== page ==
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Proud dad of girl who “happens to have Down syndrome” strikes a chord with his blog and Facebook posts

by | May 5, 2015

By Dave Andrusko

Wyn Evans with daughter Angharad

Wyn Evans with daughter Angharad

Take a second out, if you please, and go to rhyswynevans.blogspot.co.uk.

This is a post on Wyn Evans’ blog–“Musings of a proud father”–which he describes as a blog that “shares the joys and occasional stresses of a full-time dad caring for his daughter–who happens to have Down Syndrome.”

It is a perfect example of his whimsical approach–of paradoxically taking a serious look at the silly side of being a parent of a nine-year-old who, indeed, just happens to have Down syndrome.

Philip Dewey, writing for Walesonline, introduces his reader to Evans, his daughter Angharad, and his wife, Nikki.

“The 56-year-old from Cardiff started the blog to keep family members in Yorkshire and west Wales updated about Angharad,” Dewey writes, “but it took on a life of its own after more and more people started to read and engage with it.”

If you go to his Facebook page, you find that it has a whopping 44,000 “likes.” So why does Evans think he has struck such a chord?

‘I don’t think we’ve had anything other than positive comments’ Former NHS director Wyn said: “We get a lot of hits so we must have tapped into a market of people who wanted information about our little girl and the life of parents with a child with Down’s Syndrome.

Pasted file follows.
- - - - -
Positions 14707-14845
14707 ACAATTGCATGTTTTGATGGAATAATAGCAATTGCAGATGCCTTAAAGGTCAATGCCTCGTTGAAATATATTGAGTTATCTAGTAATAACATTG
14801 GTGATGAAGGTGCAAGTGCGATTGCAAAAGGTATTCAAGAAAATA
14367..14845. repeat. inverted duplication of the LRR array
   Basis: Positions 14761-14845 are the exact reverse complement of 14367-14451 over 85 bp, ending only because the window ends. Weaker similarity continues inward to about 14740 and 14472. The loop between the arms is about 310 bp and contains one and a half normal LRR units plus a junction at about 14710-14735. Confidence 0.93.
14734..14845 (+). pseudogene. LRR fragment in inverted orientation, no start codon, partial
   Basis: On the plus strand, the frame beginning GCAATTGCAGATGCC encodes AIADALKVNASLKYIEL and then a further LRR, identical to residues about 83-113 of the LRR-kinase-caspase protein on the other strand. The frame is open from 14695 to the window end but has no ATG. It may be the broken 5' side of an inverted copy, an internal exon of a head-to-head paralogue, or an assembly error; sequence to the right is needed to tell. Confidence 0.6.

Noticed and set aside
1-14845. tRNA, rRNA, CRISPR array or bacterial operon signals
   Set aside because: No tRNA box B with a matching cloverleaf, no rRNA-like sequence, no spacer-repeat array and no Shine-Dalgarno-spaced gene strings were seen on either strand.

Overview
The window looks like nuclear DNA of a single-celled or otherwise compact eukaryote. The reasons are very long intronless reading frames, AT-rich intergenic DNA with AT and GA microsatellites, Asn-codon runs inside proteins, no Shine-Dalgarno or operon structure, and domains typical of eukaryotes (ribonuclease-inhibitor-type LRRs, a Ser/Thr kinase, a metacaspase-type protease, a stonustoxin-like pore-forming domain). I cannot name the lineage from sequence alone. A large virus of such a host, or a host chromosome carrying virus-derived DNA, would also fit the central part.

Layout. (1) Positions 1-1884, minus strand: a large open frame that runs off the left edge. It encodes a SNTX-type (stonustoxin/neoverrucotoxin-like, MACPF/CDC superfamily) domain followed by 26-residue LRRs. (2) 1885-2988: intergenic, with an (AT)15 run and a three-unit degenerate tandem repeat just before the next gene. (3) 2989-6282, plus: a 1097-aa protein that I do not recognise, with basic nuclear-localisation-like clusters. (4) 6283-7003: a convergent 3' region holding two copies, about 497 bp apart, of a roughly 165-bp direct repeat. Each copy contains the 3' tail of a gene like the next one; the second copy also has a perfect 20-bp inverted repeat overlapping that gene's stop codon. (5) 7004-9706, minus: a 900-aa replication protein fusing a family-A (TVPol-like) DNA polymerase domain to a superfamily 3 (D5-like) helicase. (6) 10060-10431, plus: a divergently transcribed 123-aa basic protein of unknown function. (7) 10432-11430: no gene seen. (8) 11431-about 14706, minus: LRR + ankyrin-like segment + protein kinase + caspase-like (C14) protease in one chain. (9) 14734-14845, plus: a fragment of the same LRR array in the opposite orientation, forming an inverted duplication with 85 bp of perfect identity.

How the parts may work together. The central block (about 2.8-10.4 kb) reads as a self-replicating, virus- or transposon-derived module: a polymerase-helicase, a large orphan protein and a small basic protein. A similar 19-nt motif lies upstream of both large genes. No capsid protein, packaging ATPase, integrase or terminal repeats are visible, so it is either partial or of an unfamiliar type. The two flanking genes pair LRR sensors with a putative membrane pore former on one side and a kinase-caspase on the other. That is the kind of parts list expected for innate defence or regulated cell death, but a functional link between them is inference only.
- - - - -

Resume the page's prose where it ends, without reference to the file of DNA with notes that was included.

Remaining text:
“It’s wonderful, I don’t think we’ve had anything other than positive comments. Their enjoyment of hearing about my daughter’s life has been joyous.

“I try and cover everything we have been through – the pressure we were under from clinicians to do pre-natal testing to push us down the abortion route which we wouldn’t do full stop, the joy of the birth, the worry when she had open heart surgery to close holes in her heart, the happiness when it went well and she’s now as fit as a fiddle.”

The most current post on his blog is about his visit to the Auschwitz-Birkenau death camp at the invitation of the Holocaust Educational Trust.

“It was important to me to write about the trip because the Nazis started off their genocide on their own children and adults with disabilities and terminated them,” he told Dewey. “”It was intriguing to connect these children and adults to the Jewish people and Romany Gypsies killed at Auschwitz-Birkenau.”

While occasionally someone says something negative about his daughter or Down syndrome children in general, Evans says “Angharad is welcomed and accepted as part of the community. We treat her with love and respect and try to challenge her to help her grow. She throws herself into everything she does.”

Evans’ optimism on his blog and Facebook page was also evident in his interview with Dewey.

“It’s a wonderful time to be a parent of a child with Down’s Syndrome because there is a lot of work being put into helping kids with special needs, including those with Down’s Syndrome, so there is much more focus on how to meet their particular needs educationally,” he said.

“There are now role models of kids and adults with Down’s Syndrome who are holding down jobs, passing driving tests, and getting married. Things have changed.”

A tip of the hat to Life News.

Categories: Down Syndrome